In April, the Federal Reserve published a major exercise of “self-crit” in its handling of SVB, prior to and after the crisis. It’s pretty accurate assessment included the following four problems:

  1. SVB’s board of directors and management failed to manage their risks.
  2. Federal Reserve supervisors did not understand SVB’s vulnerabilities.
  3. When the Fed supervisors did understand risks, they did not take sufficient steps to prevent a crisis.
  4. The Fed should not have allowed SVB to fly under the radar even though Congress had raised the threshold bank size in order to strictly monitor and regulate banks.

Though accurate as far as they go, these criticisms miss a crucial point: These are essentially the same problems that allowed bigger banks to instigate the Great Financial Crisis in 2008-2009. The Fed itself had done much to block more fundamental reforms during the Dodd-Frank negotiations and afterward as the rules were finalized. And the Fed under Jerome Powell supported the weakening of rules for the medium-sized banks.

In other words, the Fed was still acting as chairman of the Bankers’ Club rather than steward of the public interest. This, the Fed’s post-mortem would not admit.

CJP: Speaking of the Federal Reserve, in your book you do label it as the “chairman” of the Bankers’ Club. Briefly explain what you mean by that, and does the Fed actually have any input in regulatory reforms proposed by lawmakers?

GE: The Federal Reserve, the central bank of the United States, has two main functions. It is in charge of U.S. monetary policy, which includes trying to manage short-term interest rates and the overall supply of money and credit in the economy. And it also has a major role to play in regulating and supervising banks, including the mega banks or what I call the “roaring banks.” The Federal Reserve has been delegated these powers by the U.S. Congress, which, along with the president, establishes the mandates, or major goals, which the Federal Reserve is supposed to try to achieve. The question of the Fed’s mandates or goals has been a subject of long-term political fights in the United States, which explains why the Federal Reserve is a “contested terrain.” I say that the Fed is the “chairman” of the Bankers’ Club because history shows that, for most of the time, the big banks and the capitalist class at large win the contest for dominance of the Fed, both with respect to its monetary policy and regulatory policy. For example, after a long political battle, the Federal Reserve was given by Congress a dual mandate: to achieve high employment and stable prices (steady and low inflation). In addition, more recently, the Federal Reserve was given a mandate to maintain financial stability. But if one studies the Fed’s record, we find that when there is a conflict between keeping inflation very low (which finance normally prefers) and achieving full employment (which workers tend to prefer) the Fed almost always chooses low inflation. And when it comes to regulating banks tightly in order to maintain financial stability, or bailing them out after they get into trouble, the Fed has preferred to simply bail them out. More generally, the Fed offers significant favors to the banks, and in return expects the banks to protect its operations from the intrusive hands of Congress and the president.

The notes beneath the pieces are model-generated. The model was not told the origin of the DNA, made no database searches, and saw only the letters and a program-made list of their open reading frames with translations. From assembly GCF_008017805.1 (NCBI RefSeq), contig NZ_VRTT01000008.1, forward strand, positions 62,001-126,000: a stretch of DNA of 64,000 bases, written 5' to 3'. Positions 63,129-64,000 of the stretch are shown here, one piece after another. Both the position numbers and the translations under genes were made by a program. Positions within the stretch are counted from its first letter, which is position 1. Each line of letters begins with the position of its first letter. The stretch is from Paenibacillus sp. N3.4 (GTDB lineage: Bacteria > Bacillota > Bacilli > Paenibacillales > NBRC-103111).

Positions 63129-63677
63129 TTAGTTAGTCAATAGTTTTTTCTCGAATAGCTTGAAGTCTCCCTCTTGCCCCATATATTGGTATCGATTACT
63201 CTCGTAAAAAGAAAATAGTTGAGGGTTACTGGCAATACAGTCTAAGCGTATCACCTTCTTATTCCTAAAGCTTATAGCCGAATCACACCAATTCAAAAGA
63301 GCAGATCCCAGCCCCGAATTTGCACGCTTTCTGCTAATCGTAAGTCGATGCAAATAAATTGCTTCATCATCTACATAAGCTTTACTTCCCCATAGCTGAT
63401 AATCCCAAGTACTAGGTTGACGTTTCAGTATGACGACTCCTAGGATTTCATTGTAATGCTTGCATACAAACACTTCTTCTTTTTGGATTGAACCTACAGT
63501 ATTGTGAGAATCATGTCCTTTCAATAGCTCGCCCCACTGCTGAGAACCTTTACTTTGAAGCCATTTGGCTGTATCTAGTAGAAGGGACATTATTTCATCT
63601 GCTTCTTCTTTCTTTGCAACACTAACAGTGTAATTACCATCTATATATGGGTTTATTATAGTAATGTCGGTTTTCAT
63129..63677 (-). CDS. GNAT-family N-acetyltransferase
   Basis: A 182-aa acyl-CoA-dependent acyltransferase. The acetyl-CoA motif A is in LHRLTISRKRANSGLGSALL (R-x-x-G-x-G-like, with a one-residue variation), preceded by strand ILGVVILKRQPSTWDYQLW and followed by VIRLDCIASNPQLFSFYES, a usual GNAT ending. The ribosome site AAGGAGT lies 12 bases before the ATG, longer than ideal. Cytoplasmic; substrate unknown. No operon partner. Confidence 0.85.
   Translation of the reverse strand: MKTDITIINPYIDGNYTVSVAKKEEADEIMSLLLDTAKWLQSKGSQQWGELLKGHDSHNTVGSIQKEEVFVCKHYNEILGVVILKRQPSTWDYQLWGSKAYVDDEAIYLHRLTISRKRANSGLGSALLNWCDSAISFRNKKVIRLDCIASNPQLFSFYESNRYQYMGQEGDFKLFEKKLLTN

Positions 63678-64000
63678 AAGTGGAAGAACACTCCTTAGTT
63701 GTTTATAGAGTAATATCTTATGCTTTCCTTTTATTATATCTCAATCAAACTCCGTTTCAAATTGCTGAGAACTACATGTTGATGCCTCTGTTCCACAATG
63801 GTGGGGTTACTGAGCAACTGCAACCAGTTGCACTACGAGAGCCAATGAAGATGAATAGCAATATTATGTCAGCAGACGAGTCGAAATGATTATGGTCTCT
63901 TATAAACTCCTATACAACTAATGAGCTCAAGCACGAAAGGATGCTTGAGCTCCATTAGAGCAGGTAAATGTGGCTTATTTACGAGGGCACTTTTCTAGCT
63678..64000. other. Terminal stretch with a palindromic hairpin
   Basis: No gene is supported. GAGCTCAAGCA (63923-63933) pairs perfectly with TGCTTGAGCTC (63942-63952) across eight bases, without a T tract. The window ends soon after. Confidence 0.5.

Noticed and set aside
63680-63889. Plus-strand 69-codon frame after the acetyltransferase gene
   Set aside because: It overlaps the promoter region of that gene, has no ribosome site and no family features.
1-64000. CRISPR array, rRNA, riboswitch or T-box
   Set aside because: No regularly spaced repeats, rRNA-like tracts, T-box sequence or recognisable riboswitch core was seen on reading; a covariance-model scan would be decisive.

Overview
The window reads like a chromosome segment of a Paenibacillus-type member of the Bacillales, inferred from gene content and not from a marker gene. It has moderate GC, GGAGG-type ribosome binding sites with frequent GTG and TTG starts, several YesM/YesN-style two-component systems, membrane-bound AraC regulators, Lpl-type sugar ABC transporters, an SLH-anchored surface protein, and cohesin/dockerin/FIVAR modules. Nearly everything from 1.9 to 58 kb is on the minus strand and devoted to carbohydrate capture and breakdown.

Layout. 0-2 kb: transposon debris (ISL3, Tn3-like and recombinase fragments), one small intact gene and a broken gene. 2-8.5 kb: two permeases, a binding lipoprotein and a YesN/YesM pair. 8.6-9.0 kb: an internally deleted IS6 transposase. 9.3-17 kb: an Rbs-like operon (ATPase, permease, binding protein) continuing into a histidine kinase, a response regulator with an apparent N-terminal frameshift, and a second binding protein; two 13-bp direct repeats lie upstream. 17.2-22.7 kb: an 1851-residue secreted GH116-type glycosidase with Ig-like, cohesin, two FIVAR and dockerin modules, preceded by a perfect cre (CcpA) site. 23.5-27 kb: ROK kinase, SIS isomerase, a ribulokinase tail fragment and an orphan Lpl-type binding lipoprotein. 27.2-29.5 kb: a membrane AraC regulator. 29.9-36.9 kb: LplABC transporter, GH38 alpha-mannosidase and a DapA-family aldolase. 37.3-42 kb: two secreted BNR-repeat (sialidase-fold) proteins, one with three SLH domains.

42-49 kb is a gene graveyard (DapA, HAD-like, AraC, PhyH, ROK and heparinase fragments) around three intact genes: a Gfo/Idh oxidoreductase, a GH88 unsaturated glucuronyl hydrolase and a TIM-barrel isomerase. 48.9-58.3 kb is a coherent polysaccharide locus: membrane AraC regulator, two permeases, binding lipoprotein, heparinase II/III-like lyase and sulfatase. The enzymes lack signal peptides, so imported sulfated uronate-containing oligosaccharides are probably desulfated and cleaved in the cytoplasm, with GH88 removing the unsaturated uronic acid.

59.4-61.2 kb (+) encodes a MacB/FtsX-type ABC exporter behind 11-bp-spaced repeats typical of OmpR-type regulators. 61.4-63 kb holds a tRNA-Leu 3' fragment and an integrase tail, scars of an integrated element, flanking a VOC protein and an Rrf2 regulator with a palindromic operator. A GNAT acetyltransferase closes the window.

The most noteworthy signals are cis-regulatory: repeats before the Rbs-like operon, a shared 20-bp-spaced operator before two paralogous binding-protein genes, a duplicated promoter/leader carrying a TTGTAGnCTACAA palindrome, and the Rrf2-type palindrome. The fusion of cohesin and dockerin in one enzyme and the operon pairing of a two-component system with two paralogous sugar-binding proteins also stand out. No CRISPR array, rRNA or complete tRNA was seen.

To answer your question more directly, the Fed has a big influence on the regulations that Congress eventually passes, as one can see from the inordinate influence that Alan Greenspan had in the legislation to gut Glass-Steagall, and the inordinate role that Ben Bernanke and the Fed had in ensuring that Dodd-Frank regulations were riddled with loopholes.

CJP: The Dodd-Frank Wall Street Reform and Consumer Protection Act has been treated as one of the most significant U.S. regulatory reforms since the Great Depression. But it does remain a highly flawed regulatory framework, and even plugging all the holes in it won’t do the job, you argue in your book. What are the strategic shortcomings of the Dodd-Frank approach to financial regulation?

GE: To identify the flaws in Dodd-Frank, one can start by identifying the causes of the major financial crises we have experienced as well as the rocks and hard places the regulators found themselves between in responding to these crises. These causes are: